☰ Christmas is almost here

Christmas is almost here

Posted on: December 6th 2010

Let me first apologise for the delay in writing my blog. At last Friday’s parent Christmas party a few parents mentioned I was lagging somewhat, so I thought I would get on and tell you about some of the things we’ve been up to over the past few weeks.

  I’ve spent a lot of time looking at our IT needs in the short and medium term. The days of buying and storing your own servers – for email or documents – are over in my mind. As a school we have various servers which we have to maintain and update. So, I’m looking to move everything we do to a “cloud”, which means everything is accessible but doesn’t have to be stored on our server because someone better suited to that sort of thing can host it for us. Amazon web services offer some really interesting packages which I think will really benefit us. We’re also moving all our email functionality to google apps (for all you computer geeks out there, it’s absolutely fantastic!), which means all our older pupils can have their own email accounts. Before you worry too much, we’ll control the emails and will set them up so they can only send and receive emails to people within the school community. They can also use google’s own word or excel documents, which can be accessed at home and school. You can see that I’m very excited by this – the technology nerd in me is alive and well! There are many more advantages I could bore you with, but I think it probably best to stop there. We’ve also just signed up for BTs fibre connectivity – 40MB broadband line coming into the school as of next week! Our pupils now do so much interesting IT work that we absolutely require healthy upload and download speeds.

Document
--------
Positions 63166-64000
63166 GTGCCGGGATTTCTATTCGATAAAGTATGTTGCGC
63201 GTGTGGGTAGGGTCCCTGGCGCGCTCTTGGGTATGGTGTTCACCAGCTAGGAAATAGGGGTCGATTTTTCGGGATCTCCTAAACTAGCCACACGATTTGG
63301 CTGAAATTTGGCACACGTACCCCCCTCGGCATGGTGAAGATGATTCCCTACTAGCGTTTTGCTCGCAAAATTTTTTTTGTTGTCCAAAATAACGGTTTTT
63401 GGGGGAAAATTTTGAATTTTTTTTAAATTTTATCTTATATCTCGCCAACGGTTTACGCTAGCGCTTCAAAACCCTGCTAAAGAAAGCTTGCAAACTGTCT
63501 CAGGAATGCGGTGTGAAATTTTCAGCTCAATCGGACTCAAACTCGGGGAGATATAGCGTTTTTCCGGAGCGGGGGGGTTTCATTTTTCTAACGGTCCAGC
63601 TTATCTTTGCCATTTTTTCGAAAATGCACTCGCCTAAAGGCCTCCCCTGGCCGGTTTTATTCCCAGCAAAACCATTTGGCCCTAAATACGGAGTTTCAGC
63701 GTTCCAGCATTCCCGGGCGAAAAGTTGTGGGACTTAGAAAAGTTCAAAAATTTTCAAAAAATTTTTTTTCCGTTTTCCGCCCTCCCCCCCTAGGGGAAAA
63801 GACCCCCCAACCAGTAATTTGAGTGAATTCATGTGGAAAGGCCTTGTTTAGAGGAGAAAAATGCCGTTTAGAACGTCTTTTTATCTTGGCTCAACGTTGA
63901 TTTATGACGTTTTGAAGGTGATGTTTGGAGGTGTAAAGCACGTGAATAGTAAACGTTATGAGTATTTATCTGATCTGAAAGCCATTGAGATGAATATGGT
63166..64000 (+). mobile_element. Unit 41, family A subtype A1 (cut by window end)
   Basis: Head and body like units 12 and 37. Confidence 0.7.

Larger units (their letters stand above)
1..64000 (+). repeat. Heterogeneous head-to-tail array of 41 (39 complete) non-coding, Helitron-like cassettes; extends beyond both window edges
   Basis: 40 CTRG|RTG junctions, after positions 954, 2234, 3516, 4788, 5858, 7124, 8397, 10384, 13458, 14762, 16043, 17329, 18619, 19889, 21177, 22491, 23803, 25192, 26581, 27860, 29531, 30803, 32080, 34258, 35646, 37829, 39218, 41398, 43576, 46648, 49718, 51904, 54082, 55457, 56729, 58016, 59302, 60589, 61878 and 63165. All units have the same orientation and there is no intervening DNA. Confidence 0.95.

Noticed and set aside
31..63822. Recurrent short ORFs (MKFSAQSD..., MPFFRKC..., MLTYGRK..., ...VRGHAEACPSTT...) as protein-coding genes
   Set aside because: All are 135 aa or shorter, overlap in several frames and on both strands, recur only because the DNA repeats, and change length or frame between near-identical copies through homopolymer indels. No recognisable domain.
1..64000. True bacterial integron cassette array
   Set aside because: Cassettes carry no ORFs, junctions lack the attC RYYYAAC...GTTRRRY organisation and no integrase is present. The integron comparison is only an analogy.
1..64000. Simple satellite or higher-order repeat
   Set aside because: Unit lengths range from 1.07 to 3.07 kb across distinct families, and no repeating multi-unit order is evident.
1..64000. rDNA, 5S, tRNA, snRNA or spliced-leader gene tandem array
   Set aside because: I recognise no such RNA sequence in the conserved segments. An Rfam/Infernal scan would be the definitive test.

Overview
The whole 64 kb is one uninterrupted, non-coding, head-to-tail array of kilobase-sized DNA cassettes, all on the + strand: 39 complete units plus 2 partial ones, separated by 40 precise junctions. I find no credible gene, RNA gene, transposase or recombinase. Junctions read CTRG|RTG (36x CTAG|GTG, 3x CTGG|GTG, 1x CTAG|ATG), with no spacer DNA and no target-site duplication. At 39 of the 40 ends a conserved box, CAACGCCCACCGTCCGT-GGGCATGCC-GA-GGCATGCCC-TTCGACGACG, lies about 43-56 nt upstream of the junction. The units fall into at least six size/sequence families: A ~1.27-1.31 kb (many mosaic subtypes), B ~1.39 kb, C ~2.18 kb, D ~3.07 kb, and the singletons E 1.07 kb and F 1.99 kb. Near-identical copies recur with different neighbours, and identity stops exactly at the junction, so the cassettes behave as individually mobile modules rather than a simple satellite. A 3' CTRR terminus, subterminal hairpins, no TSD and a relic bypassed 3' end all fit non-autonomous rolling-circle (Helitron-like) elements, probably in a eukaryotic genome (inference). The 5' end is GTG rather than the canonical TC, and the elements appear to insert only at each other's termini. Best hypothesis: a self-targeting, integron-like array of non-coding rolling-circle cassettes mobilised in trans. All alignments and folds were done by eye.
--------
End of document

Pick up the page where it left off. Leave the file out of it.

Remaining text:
Actually I’m not going to leave IT quite yet... as of January I want to start distributing all school literature via email. So that’s letters, reports, acceptance forms and hopefully newsletters. This will save us continually printing things out which is expensive and time consuming. Oh, and there’s the environmental impact too. I expect some early teething problems, but I know we can make this work. It has the added advantage of us being able to send information out to various contacts, which means the risk of not seeing an important letter should be minimised.